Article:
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18 October 2016 @ 06:01 pm
Will you still need me? Will you still feed me?  
Some of you will recognize the lines from the Beatles' WHEN I'M 64. The rest of you can listen to it here: https://vimeo.com/10898084.

Well, Sunday was my 64th birthday. I managed t spend time with BH and my baby sister and her BH. The menu was limited (bagels) and the ambience left a little to be desired. I spent the beginning of my 64th year from a hospital room. So, there we all were, gowned and gloved and masked. Let me explain.

Several of you have commented that I have been missing from social media recently. The reason is that earlier in thee summer I was diagnosed with cancer. I am finally in treatment: many rounds of chemo and radiation are ahead. And the little bump in the journey so far was caused by an infection that sent me from outpatient to inpatient care. I am on the mend and hope to be mostly outpatient shortly. But regardless of where the treatment takes place, I will be not quite as online as I would like. The little energy I have is for maintaining my classes, grading assignments, working on projects with colleagues, etc. After that, the energy goes to getting better.

What I hate most about this?

1. Loss of control. Anyone who knows me understands that I am a control freak. Now, I have to let others dictate certain processes. Not that I do not question. I do. Just ask my doctors and nurses and health care workers. I ask lots of questions. I write things down. I explore.

2. Missing my colleagues. And in a way, this might be even tougher. I have not had the chance to make a video with Karin Perry for #pppd for weeks. We are going to try to remedy that, but for now, enjoy the guest stars.

3. Missing my conferences. This will be only the 2nd time I will miss NCTE, and I am so sad. I love having out and talking to friends and colleagues and meeting new folks. But travel for me will be restricted to going to and from different treatment centers.

I will post updates from time to time here and on Facebook as I have energy. For now, we are all positive that this can be cured, that I will get better, that 2017 will be a better year. I appreciate any good vibes, prayers, virtual hugs, etc. you care to send my way. I he you will pardon this less-than-personal message. I love my online community and wanted to let you all know why I might be MIA from time to time.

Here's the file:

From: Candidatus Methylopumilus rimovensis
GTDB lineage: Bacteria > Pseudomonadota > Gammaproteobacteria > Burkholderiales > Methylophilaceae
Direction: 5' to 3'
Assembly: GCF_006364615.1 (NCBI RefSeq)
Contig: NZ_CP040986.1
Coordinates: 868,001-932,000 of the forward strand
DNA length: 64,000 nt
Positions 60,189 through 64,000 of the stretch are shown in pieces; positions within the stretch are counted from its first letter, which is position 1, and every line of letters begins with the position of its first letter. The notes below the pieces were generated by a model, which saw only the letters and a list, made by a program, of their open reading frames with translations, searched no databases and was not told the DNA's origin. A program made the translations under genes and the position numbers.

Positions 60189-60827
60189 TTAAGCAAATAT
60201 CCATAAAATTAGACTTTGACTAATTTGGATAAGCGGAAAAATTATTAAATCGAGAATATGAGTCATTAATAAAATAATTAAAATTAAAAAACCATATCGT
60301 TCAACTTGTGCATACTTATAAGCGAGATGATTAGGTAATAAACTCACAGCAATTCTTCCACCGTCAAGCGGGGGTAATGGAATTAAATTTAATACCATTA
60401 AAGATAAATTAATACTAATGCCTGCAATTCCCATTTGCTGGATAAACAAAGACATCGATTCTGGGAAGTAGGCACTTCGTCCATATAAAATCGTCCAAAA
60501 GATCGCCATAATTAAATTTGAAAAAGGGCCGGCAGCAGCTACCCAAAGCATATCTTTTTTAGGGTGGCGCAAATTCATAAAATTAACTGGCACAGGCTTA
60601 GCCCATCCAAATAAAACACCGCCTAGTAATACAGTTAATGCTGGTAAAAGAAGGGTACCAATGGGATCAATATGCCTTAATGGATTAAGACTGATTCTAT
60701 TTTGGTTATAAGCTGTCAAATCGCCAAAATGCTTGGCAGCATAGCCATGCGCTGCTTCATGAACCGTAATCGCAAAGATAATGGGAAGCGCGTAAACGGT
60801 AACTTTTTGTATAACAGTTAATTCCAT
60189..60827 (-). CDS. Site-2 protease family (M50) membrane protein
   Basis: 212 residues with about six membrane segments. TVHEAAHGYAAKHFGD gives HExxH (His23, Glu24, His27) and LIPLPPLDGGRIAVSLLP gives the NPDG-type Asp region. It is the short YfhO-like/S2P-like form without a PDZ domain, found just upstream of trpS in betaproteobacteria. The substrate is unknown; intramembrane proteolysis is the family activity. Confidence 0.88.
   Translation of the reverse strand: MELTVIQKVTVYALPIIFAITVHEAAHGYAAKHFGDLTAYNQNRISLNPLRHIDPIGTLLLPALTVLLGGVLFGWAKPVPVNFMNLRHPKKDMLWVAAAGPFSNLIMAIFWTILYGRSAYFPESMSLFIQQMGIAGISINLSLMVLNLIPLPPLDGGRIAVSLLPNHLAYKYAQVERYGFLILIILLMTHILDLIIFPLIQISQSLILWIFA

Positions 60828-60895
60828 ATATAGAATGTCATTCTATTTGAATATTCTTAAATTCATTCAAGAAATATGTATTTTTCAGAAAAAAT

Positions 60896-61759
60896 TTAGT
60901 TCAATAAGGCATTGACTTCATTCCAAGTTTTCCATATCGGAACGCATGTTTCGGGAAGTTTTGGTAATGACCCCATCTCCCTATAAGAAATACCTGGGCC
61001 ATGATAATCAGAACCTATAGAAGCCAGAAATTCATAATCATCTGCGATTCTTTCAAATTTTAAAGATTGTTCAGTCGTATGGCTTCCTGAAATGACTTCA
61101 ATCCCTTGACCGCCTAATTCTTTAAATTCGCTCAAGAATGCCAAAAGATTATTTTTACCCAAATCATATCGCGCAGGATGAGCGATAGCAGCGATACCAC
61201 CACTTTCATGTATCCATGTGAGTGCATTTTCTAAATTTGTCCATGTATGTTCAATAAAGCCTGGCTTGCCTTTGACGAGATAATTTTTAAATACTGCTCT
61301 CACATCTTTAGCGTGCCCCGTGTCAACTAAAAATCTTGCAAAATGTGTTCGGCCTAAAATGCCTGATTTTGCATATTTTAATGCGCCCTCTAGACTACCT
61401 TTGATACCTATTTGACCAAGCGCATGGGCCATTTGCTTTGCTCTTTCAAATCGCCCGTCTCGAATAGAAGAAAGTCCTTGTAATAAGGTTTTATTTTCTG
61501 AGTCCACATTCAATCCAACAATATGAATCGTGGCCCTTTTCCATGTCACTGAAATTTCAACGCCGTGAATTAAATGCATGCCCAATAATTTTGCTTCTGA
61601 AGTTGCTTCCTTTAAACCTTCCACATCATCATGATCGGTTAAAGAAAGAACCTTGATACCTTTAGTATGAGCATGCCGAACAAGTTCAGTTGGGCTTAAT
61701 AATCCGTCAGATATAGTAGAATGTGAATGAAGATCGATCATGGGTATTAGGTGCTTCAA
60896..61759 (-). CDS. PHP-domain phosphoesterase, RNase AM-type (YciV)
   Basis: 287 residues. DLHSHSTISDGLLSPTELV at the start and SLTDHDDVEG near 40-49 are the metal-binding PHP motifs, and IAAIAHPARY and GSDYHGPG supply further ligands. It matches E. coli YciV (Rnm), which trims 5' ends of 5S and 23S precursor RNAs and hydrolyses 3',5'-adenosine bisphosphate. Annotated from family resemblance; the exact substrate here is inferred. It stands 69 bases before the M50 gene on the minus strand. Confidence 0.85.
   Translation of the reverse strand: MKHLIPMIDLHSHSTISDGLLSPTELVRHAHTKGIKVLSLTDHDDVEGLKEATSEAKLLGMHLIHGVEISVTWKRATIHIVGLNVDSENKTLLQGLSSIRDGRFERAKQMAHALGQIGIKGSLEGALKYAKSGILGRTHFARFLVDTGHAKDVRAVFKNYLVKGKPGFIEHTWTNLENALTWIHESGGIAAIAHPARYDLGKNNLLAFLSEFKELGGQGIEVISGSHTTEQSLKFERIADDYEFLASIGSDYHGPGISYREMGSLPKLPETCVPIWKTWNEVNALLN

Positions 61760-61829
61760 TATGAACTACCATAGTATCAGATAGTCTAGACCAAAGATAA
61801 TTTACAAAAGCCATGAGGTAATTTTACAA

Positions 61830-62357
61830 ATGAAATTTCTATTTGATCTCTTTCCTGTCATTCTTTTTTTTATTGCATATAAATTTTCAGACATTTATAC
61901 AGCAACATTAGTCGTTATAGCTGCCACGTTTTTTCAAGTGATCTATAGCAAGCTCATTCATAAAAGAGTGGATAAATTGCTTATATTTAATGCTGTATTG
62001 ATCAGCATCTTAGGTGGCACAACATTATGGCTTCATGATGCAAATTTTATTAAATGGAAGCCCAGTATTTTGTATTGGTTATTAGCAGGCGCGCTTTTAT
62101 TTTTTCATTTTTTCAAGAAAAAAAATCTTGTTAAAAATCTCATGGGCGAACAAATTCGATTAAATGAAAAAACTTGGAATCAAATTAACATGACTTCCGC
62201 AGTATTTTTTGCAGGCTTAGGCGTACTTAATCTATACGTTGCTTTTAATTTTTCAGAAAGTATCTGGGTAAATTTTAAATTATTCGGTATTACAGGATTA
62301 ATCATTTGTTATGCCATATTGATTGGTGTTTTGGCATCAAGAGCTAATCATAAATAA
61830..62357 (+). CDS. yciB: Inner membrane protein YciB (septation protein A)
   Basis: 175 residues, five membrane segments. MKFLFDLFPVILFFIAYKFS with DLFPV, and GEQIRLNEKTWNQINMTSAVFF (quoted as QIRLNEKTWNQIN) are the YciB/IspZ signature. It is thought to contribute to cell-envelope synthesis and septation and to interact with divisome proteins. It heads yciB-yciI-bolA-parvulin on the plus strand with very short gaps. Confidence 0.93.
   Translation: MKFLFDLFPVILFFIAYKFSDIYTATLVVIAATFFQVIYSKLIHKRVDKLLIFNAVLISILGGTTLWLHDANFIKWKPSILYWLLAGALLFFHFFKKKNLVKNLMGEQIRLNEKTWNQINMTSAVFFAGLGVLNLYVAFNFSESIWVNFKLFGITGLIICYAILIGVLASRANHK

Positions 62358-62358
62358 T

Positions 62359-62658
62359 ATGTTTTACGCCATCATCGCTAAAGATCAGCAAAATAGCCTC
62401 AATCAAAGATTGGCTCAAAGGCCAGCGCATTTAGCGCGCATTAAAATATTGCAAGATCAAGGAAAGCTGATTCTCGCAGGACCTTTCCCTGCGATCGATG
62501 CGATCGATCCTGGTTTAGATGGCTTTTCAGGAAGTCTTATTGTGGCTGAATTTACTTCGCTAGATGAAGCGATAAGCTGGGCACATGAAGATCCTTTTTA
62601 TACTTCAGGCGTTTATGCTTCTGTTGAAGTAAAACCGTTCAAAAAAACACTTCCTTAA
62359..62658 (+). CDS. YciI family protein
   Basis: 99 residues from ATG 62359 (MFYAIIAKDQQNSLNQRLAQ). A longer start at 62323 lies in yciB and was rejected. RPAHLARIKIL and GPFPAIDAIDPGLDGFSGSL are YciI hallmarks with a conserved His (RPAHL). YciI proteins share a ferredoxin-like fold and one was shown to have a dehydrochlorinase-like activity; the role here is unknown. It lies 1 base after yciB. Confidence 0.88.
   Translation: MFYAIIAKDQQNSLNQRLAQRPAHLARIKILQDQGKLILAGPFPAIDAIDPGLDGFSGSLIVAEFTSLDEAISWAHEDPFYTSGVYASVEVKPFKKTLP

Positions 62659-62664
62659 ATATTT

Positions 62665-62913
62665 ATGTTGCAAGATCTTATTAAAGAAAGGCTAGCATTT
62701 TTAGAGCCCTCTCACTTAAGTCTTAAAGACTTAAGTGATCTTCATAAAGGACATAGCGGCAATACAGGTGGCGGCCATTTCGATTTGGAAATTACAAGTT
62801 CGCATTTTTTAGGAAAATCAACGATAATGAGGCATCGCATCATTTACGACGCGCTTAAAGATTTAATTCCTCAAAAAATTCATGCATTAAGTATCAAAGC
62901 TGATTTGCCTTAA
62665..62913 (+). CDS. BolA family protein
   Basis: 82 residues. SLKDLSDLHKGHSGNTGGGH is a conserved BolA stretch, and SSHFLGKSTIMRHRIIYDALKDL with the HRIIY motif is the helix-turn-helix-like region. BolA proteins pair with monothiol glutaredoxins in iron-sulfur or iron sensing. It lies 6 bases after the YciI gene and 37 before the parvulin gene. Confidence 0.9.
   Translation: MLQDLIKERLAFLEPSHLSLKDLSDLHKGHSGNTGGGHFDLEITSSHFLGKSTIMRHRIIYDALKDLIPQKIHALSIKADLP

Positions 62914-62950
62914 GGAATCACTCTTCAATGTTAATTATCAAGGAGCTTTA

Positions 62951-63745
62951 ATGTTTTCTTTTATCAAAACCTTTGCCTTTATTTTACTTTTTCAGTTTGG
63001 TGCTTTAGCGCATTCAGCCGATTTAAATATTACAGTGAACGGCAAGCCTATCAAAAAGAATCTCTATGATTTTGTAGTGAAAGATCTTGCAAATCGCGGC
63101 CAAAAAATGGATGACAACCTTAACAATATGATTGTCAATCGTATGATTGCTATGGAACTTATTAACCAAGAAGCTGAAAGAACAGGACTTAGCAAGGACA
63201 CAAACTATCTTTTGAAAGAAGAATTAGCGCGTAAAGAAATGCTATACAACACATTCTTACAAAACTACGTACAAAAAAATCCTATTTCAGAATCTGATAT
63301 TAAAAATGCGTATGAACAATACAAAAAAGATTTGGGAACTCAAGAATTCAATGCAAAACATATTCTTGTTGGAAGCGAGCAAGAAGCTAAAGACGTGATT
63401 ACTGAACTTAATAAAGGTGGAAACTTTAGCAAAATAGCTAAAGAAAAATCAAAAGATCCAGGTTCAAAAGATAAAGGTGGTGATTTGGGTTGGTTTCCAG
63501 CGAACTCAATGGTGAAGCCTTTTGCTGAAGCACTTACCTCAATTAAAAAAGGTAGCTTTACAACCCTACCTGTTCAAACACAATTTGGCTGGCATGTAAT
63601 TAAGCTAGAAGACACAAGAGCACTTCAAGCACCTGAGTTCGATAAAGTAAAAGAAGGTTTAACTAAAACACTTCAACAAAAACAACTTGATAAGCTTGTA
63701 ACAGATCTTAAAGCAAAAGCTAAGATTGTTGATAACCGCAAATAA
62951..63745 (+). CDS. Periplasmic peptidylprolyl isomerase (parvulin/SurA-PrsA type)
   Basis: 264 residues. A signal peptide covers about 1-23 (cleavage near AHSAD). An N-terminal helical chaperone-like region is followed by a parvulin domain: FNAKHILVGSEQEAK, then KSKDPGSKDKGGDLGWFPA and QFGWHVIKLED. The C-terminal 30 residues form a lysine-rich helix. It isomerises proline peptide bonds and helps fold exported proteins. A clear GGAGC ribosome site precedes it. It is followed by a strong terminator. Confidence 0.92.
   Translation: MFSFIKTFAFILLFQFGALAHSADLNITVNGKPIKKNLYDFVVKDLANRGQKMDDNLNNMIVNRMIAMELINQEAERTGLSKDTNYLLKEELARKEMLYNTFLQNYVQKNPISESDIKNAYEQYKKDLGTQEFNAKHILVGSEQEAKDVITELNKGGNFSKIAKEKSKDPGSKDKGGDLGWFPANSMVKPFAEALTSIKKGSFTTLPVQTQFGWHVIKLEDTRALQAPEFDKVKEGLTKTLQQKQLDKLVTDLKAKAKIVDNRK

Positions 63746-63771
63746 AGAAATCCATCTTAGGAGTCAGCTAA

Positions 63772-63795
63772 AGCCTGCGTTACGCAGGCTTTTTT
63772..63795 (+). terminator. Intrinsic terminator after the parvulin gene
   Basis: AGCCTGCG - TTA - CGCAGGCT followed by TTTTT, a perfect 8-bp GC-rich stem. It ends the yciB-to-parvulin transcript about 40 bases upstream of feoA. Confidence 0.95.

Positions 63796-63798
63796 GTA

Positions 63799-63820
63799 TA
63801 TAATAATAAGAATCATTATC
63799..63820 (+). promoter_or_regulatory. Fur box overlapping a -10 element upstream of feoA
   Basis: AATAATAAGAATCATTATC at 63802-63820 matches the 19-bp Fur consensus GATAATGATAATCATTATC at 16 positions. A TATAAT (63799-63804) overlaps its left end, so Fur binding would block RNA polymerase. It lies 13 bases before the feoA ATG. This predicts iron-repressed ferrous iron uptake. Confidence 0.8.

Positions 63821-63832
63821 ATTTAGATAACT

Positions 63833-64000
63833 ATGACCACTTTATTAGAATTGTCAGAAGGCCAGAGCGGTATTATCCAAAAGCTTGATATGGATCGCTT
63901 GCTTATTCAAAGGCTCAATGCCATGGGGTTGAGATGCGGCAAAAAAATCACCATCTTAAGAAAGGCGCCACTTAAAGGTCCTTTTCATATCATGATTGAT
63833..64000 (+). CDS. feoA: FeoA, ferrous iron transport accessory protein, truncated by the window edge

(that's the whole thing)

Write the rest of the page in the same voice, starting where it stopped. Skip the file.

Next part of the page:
Current Location: hospital room
Current Mood: hopefulhopeful
proseandkahn.blogspot.com on October 18th, 2016 11:46 pm (UTC)
Cancer does suck. So does chemo and radiation. So do the side effects, the fatigue and inability to focus. You will do what you can. You will draw strength from those who love you. EVERYTHING will be waiting and be perfectly fine. HEAL. Know that I have trod the path three years ago and am willing to listen. anytime. Hugs

professornana: pic#93356641professornana on October 19th, 2016 01:30 am (UTC)

Thanks, Brenda. I know you are a survivor. I intend to do the same. Love to you.

Sherry BorgrenSherryTeach on October 19th, 2016 02:10 am (UTC)
I'm so sorry
I do not know you in real life, but I have read your blog for years and promoted your books. I am very sorry to hear of your illness. My very best wishes for a good recovery.
Monica Edinger on October 19th, 2016 09:13 am (UTC)
Do What Matters Most
I was there too a few years ago and just had my latest follow-up yesterday. I wish you good good vibes through this challenging time in your life.
barbarabakerbarbarabaker on October 20th, 2016 10:08 pm (UTC)
Get well soon
I haven't had cancer myself, but I've had quite a few friends who have. It truly sucks. The only thing to do is treat yourself as well as you can -- healthy diet if possible, meditation, good music, and lots of loving people. And time, of course, to recover. I'm sending good wishes for a quick recovery.